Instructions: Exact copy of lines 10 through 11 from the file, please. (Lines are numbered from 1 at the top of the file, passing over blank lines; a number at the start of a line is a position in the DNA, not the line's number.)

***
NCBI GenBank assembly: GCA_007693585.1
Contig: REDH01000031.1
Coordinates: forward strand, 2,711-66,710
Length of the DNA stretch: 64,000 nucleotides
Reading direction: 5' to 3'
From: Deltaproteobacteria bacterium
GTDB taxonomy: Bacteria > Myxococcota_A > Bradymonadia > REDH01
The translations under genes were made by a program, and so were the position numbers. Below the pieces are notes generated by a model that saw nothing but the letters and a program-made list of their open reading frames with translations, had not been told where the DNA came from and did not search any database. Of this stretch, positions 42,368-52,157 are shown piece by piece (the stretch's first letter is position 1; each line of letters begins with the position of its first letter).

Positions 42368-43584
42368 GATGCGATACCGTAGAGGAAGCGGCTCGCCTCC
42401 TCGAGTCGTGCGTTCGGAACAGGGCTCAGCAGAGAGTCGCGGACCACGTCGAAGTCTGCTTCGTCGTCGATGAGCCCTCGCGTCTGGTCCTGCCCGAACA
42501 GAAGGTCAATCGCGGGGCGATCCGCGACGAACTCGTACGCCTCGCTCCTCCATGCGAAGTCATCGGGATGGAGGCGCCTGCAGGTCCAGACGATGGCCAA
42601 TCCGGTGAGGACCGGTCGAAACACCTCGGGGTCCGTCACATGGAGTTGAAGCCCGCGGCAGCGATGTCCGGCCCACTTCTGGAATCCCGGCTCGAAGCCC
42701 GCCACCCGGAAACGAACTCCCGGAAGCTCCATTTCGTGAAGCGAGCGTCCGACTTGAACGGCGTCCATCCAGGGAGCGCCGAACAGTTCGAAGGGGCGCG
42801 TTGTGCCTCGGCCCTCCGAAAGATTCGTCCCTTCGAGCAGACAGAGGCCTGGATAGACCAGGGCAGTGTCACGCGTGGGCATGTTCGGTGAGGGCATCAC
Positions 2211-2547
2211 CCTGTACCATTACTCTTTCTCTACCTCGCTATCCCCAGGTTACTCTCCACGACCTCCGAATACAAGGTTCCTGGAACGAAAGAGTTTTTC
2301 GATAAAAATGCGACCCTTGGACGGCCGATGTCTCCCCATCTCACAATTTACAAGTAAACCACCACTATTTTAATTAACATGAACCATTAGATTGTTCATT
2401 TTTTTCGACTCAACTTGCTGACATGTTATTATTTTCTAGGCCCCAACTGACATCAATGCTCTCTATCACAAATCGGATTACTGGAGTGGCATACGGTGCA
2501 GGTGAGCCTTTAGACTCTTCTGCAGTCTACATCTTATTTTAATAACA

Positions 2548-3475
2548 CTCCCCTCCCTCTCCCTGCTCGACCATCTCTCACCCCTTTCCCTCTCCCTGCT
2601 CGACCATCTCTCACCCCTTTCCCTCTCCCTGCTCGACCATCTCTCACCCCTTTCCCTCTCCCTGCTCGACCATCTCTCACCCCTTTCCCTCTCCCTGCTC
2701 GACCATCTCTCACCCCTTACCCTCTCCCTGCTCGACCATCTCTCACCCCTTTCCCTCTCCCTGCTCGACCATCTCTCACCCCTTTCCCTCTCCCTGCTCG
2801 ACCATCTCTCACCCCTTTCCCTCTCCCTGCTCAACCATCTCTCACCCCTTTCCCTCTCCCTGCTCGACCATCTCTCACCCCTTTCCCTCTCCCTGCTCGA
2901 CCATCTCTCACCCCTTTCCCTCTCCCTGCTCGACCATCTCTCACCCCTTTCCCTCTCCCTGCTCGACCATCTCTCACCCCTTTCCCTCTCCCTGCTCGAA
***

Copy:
42368 GATGCGATACCGTAGAGGAAGCGGCTCGCCTCC
42401 TCGAGTCGTGCGTTCGGAACAGGGCTCAGCAGAGAGTCGCGGACCACGTCGAAGTCTGCTTCGTCGTCGATGAGCCCTCGCGTCTGGTCCTGCCCGAACA